A few hours later, Chen suddenly takes a turn for the worse. He is in pain and disoriented, and as he is descending the mountain he suddenly loses consciousness. A few minutes later he stops breathing. The IMAX team hurries to help, but when they arrive, Chen is dead. Gau, the Taiwanese leader, upon hearing of Chen's death, says: "O.K." and announces that no plans for his team have changed.
Chapter by chapter, more and more dangerous events unfold. In this chapter, Andy Harris is hit by a boulder and Chen Nu-Yan dies. Tragic and deadly events are occurring more frequently now and everyone is aware of the even more heightened sense of danger. Harris's brush with death is especially heart- stopping. Because he is one of Hall's guides and a likable and morale-boosting figure, losing Harris would be devastating. His accident was freakish, and unavoidable, and it reinforces the idea that no one is immune to accidents, human or natural, on the mountain.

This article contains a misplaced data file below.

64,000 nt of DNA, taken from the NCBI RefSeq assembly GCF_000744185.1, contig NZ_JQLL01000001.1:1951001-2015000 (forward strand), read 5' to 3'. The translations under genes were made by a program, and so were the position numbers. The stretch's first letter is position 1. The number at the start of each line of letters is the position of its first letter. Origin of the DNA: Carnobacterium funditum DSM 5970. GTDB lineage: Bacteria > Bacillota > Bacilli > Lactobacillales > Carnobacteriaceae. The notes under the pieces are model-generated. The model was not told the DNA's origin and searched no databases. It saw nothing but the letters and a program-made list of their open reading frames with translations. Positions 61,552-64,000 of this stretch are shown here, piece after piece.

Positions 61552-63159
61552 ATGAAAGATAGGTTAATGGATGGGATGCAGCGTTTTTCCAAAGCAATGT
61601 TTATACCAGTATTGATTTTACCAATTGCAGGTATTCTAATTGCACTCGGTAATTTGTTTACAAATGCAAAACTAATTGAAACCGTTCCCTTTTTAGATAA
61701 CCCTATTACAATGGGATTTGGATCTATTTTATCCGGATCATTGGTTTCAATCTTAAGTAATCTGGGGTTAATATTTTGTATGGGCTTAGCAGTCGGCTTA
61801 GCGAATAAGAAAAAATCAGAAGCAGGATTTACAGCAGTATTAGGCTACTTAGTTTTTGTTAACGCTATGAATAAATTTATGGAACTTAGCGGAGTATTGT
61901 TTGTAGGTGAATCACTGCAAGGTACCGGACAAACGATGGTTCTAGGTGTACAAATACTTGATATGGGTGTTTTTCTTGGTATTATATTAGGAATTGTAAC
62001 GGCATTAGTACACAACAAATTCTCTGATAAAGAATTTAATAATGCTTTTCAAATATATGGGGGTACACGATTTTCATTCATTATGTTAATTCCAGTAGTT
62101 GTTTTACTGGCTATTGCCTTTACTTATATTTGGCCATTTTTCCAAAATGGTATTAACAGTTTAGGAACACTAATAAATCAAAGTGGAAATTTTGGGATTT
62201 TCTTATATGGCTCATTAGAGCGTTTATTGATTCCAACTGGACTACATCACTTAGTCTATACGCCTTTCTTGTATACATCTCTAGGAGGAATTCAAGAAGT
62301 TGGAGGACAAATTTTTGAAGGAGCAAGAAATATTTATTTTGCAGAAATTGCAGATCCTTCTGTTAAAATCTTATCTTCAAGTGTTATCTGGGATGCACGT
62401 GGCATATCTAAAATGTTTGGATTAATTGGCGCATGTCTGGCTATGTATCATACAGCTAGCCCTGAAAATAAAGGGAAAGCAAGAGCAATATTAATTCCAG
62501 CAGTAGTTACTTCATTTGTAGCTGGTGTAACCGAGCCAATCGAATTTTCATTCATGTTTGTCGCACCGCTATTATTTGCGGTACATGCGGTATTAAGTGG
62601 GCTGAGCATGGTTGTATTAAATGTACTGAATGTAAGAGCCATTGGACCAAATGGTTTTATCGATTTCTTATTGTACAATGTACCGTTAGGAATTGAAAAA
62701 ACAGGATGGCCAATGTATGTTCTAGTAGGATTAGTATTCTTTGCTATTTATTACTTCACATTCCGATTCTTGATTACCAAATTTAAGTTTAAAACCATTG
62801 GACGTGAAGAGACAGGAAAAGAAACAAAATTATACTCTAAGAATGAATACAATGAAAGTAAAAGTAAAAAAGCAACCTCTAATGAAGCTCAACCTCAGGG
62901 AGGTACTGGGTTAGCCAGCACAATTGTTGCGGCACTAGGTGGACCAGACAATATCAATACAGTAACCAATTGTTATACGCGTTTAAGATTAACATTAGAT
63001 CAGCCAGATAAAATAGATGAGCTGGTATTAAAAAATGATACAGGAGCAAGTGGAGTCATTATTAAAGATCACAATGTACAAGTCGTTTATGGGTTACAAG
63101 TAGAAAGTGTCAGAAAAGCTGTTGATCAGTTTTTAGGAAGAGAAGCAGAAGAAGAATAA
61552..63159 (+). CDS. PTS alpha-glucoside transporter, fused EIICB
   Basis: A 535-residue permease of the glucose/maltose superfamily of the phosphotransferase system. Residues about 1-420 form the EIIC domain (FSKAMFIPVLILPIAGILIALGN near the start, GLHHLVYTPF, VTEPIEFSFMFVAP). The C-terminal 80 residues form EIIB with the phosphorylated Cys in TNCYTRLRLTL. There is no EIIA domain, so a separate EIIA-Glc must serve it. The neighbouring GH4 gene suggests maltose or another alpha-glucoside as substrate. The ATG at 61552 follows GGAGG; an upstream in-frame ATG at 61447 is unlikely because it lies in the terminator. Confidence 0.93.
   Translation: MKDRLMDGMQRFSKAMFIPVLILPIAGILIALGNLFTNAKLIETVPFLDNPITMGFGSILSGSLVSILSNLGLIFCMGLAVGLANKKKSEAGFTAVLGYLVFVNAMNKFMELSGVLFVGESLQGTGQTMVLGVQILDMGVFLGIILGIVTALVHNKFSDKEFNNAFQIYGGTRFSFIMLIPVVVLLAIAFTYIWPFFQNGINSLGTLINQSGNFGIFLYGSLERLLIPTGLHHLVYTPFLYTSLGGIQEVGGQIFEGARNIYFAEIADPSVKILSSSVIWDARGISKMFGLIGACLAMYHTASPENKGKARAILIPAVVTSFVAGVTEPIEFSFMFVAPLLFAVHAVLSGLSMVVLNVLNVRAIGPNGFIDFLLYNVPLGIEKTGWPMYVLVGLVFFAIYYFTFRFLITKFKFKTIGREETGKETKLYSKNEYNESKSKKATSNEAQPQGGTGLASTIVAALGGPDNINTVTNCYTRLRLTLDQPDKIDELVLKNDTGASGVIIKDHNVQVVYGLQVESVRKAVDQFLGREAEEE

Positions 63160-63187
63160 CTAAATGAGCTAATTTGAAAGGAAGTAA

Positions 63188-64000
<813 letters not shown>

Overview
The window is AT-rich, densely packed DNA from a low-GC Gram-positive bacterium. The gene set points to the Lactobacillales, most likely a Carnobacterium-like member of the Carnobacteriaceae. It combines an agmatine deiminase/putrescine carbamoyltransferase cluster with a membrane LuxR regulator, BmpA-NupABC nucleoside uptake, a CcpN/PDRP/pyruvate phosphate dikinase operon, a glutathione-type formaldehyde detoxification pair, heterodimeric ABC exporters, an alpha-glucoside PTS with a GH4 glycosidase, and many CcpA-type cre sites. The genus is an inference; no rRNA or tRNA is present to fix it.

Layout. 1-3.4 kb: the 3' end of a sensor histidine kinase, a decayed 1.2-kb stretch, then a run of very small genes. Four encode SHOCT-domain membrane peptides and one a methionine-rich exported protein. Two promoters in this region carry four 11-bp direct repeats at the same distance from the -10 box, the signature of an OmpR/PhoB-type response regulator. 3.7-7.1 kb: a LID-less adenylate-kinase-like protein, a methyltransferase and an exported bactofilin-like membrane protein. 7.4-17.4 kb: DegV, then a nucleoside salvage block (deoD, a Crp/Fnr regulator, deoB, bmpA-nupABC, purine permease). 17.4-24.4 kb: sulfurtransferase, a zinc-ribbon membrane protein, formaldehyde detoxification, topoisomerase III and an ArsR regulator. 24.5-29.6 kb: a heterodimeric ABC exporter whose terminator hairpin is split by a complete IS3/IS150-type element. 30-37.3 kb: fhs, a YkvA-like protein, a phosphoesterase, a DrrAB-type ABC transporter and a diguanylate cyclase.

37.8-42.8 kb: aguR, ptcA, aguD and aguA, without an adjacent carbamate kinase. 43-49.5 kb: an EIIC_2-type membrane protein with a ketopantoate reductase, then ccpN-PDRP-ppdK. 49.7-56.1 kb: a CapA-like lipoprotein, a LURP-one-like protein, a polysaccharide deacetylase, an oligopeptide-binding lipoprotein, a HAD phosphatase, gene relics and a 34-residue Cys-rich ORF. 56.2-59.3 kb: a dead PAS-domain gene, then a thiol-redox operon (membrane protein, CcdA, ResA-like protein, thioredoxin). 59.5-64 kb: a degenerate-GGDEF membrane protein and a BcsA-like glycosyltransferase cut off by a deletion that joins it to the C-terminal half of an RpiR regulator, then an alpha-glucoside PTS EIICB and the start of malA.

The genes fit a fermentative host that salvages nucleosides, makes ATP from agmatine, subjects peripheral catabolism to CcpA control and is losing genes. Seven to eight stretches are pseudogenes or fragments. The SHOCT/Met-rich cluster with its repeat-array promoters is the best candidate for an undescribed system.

Initially, Chen seems lucky to be walking away from his accident as well. Even more frightening than the accident itself is the sudden, unseen internal reaction. After Chen fell, he seemed fine—he and everyone else thought that he had survived. Chen's unexpected, rapid deterioration and death makes people like Harris even more at risk. What happened to Chen could easily happen to Harris later that night or even the next day. Chen's death does much to eliminate that feeling of relief when an accident seems to avoid disaster.